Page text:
This section ahead had the steepest hills of the route, with the expected bridge at the trough. Elevation was around 100-200 m (328-656 ft).


The road got narrower and it felt nice to be riding through a proper jungle.


There were also very few straight sections on this part of the route, with enjoyable twists and turns.


The grandness of the trees in the Amazon. They must be over 80 m (260 ft) tall.


A good reason not to be riding at night. This bridge reminded of Simon Thomas and his fall from a bridge on his RTW trip.


Just my luck that I should encounter the little traffic that exists on this route during the sandiest portions of it. Oh well, everything was already grimey, so go ahead and dust me.


Construction laying down some new wet mud to harden up and provide a smooth surface.


After a few hours, I saw my first jungle clearings and…


…as expected, more burning.


Taking a break as the thicket closed in on the road.


About halfway to Itaituba, I came across this lone house in a clearing with a man drinking some yerba maté. I asked Sebastian if I could stay for the night and he welcomed the visitor. He’s from the south of Brazil, explaining the maté gourd stuck to his hand. It’s a tea that’s sipped through a metal straw in the countries of Uruguay and Paraguay and also southern Brazil. He moved out here with government incentives to cultivate the land. We had some good talks and he found it interesting that an engineer would give it all up to travel, considering us to be the more sane members of society :p


Inside his little house that he keeps stocked with food from Itaituba. He invited me to sleep on the hammock, but I was more comfortable on my mattress on the ground. I hoped no crawlies would want to keep me company as I slept, but the raised floor helped in that respect. He asked me if I wanted a bath and took me about 15 minutes into the jungle to a small clearing where a stream of cool, clear water was collected. It felt refreshing to take a bath in the thick of the jungle listening to all the birds.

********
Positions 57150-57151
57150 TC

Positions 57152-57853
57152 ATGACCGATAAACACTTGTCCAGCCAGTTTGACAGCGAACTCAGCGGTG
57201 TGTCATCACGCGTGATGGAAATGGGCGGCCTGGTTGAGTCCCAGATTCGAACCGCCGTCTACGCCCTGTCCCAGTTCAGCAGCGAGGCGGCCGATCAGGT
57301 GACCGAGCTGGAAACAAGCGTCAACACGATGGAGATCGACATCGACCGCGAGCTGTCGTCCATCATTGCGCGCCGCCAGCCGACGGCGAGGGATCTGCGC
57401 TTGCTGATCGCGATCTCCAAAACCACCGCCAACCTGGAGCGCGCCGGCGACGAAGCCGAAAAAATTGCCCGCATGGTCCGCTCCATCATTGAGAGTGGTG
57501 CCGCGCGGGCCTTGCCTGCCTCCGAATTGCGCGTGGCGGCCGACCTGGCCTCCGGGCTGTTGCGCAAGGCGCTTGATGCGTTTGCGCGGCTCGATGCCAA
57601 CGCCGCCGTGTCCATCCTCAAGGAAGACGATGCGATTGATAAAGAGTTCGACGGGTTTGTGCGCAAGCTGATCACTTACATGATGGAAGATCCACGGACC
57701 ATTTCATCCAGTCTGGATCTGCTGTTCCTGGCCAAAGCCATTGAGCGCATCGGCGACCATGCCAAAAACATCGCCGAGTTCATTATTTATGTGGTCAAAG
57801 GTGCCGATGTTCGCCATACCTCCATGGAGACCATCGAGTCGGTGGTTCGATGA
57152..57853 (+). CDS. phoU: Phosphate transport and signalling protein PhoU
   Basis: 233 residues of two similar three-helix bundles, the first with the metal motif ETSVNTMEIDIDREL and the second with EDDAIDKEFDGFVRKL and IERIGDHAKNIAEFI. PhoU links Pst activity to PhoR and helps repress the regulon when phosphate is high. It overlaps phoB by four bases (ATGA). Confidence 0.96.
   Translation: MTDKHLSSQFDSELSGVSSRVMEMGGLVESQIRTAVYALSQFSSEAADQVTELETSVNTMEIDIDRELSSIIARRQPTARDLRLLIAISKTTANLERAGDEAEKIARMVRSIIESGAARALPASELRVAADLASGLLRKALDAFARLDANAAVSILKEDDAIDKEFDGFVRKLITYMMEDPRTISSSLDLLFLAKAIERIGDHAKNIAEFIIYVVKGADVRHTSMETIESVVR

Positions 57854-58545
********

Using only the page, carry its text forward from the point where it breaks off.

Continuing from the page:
The next morning, the fog was very thick. There were trees just a few meters behind his house that were engulfed in the thick forest fog.


Felt quite eerie. The Amazon, in the midst of man.


The front porch of Sebastian’s jungle house. He also has another house in Itaituba, but stays out here for long periods tending to this land.


An efficient design of a wood-fire stove.


Sebastian’s cat with my Oxtar TCX boots.


Just north of Sebastian’s place, I entered the official Parque Nacional da Amazonia, the one protected place in this whole massive jungle and that too, it appears it’s just a park on paper with no real enforcement.


Getting a feel for the thick jungle in this panorama stitch of 12 photos spanning about 180 degrees left to right and about 30 degrees up and down.
Click here to see the high resolution version.


The only difference about riding through the actual park was that I didn’t see any burning of the jungle. It felt good to ride with the trees leaning over the road.


Oops, the trailer slipped into the ditch. There was no one in the truck, so I presume they already went to get help.


View of some waterfalls from the road. I wanted to jump in for a dip.


The rivers are so huge here they easily resemble a lake, but that’s Rio Tapajos, emptying into the Amazon near Santarem. For the last 160 kms (100 mi) of this river, it is between 6-14 kms (4-9 mi) wide.


Arriving in Itaituba, the end of the fun part of the TransAmazonica. From here, there’s another 1,000 kms (620 mi) of dirt to Maraba.

Next: Brazil, Part 3: The end of the TransAmazonica